“At the very least, I’m hoping they’re going to look into why that licence was granted,” he says thinking safety wasn’t properly considered. Since writing an open letter to the council an accompanying petition has attracted more than 3,500 signatures. 

Yan has been surprised at the amount of support. “It really does mean a lot. And it’s also a testament to show that not only do people think that we’re important, but also why there need to be more spaces like this. Spaces like ours do need to be safeguarded.”

The bar has also had support from the likes of comedian Joe Lycett and Drag Race UK‘s Victoria Scone.

View this post on Instagram

A post shared by The Queer Emporium (@thequeeremporium)

Adamant that they’re going to fight as hard as they can Yan has also considered what they’ll do if Blame Gloria does open. 

“Ultimately, I’m not going to keep the space open knowing that there is a likelihood that someone is going to be harmed really badly. There’s no choice for me, I don’t think it is responsible or safe for me to keep it open when that happens.

“So if that does happen, we definitely would be looking to move. With what they’re proposing at this point, I don’t think the Queer Emporium could continue to exist in that space alongside it.” 

As reported elsewhere, James Anderson, a lawyer representing the Adventure Bar Group at the public meeting where the bar’s license was granted said the bar was “essentially an evening operator” and would open from lunchtime on Saturday and from around 5 pm on a weekday.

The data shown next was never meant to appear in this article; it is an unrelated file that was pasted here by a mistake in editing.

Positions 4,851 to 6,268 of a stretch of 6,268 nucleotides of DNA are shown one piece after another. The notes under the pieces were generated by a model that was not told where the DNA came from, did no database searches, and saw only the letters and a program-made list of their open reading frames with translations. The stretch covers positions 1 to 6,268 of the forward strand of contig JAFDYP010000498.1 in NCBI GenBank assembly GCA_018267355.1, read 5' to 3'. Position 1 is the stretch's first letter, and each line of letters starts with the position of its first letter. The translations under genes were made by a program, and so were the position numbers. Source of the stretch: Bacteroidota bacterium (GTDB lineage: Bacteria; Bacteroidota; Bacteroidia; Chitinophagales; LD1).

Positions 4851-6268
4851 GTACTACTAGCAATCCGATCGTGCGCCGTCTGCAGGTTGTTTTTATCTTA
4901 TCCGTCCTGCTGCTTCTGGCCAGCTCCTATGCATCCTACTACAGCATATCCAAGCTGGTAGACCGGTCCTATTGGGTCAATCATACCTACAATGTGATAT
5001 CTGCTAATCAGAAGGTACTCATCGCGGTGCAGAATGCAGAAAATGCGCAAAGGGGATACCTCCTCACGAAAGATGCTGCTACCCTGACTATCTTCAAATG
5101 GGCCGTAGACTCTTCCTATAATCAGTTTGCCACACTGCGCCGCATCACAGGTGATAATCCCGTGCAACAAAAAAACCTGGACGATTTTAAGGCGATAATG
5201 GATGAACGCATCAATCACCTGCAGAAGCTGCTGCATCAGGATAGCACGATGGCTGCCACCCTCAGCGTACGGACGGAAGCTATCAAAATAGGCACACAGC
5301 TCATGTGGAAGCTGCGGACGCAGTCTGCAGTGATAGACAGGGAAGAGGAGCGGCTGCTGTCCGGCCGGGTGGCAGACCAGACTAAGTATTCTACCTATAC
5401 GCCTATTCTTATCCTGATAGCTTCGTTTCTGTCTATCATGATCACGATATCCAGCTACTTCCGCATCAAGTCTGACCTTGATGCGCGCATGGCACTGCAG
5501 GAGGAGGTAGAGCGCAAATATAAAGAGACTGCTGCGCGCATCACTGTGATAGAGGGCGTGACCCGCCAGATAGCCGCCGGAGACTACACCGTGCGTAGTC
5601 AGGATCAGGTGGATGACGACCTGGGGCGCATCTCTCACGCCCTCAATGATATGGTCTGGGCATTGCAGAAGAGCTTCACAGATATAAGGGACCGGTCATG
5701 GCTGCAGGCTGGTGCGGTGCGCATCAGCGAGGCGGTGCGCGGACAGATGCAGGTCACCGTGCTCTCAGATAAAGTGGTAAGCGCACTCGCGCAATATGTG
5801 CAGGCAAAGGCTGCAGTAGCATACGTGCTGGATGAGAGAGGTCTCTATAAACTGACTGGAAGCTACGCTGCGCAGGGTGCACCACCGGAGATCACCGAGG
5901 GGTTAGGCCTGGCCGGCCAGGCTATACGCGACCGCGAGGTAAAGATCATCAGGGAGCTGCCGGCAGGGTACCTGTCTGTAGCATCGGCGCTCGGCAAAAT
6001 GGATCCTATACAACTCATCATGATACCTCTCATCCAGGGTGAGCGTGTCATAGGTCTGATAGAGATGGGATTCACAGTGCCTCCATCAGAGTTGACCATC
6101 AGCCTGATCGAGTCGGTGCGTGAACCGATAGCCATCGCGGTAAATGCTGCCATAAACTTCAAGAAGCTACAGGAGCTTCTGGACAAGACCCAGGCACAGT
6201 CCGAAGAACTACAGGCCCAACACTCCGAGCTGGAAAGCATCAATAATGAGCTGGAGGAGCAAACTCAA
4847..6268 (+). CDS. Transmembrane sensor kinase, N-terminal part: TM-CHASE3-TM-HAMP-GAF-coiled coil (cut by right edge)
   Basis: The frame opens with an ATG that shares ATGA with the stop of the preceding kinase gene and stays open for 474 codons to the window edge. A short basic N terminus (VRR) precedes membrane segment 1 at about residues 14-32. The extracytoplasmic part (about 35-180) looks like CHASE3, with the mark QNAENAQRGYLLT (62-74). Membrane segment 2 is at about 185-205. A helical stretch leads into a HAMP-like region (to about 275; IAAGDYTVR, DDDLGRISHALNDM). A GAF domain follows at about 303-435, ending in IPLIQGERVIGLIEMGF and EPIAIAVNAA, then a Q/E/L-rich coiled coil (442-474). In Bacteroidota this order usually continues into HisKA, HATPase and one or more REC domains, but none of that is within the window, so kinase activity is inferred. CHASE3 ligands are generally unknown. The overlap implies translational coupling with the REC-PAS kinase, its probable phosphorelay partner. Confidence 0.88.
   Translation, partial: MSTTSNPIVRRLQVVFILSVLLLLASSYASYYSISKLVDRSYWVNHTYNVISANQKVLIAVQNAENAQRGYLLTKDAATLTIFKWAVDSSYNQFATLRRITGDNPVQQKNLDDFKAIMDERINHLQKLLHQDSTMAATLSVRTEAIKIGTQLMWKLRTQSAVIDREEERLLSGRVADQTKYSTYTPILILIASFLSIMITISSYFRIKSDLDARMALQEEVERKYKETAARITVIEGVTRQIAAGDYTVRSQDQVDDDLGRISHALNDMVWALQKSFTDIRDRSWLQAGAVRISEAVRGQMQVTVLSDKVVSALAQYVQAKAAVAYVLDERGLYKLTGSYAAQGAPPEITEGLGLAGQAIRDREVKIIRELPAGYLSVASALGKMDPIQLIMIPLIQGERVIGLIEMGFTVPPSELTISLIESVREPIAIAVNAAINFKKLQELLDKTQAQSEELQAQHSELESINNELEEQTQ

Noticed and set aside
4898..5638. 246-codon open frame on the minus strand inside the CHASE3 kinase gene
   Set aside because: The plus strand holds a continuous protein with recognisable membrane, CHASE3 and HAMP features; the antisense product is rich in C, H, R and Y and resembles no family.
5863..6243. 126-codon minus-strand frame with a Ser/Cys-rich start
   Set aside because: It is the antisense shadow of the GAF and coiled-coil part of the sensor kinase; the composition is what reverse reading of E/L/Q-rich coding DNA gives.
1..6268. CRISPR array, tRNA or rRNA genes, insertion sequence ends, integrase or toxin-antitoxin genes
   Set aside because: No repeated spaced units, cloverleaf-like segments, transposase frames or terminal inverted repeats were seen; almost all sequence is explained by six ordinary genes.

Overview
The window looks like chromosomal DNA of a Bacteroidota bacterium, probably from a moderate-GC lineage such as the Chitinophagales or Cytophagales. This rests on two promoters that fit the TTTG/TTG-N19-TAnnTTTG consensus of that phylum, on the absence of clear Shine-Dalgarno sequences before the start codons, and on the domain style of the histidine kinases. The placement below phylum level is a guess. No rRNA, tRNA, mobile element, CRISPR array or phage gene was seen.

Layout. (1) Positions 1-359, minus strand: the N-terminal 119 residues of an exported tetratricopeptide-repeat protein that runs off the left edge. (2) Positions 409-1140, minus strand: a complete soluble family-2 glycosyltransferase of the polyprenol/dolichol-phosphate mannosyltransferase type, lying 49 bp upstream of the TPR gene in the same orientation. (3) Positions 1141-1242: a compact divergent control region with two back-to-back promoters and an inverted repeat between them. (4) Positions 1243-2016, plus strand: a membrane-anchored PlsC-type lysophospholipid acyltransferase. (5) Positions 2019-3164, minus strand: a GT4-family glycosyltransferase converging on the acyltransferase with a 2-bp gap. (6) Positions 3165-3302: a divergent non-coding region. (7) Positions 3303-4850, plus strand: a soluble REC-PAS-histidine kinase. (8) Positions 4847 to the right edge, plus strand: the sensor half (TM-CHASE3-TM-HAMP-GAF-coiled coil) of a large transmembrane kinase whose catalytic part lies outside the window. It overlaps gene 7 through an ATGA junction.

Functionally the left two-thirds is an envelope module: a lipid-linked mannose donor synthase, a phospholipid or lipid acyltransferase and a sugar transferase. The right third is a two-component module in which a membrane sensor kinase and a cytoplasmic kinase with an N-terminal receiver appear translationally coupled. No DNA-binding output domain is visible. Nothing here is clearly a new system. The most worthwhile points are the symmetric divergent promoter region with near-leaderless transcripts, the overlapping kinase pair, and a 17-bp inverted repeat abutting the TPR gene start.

Cardiff Council says in a statement: “The licencing sub committee has heard this application and recognised the concerns of those who made representations but felt that no evidence was presented that the granting of the application would undermine the promotion of any of the four Licensing Objectives, including that of Prevention of Crime and Disorder.

“The applicant had agreed to some additional conditions proposed by South Wales Police as part of the consultation process.

“Where there is no evidence provided that a Premises Licence will undermine the licensing objectives, there is a presumption to grant the application. If there is evidence that a licensed premises is undermining the licensing objectives, the Licensing Act 2003 allows any person to apply for a review of the Premises Licence.”

Attitude has approached the Adventure Bar Group for comment. 

The Attitude July/August issue is out now.